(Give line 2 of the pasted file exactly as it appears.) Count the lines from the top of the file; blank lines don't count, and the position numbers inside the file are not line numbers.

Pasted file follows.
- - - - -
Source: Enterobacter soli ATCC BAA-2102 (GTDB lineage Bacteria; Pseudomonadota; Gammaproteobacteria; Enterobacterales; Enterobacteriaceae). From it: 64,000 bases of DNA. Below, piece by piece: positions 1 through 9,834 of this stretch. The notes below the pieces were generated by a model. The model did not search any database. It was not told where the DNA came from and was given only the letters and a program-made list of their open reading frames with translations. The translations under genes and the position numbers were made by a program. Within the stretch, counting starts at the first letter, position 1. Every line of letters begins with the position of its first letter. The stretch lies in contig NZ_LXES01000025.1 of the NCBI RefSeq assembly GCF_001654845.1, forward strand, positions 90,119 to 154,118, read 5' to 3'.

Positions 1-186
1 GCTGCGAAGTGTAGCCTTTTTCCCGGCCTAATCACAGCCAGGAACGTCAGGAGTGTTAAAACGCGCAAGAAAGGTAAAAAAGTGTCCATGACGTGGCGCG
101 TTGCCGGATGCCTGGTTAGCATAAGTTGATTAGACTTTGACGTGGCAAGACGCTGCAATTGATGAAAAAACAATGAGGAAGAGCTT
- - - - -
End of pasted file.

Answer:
Positions 1-186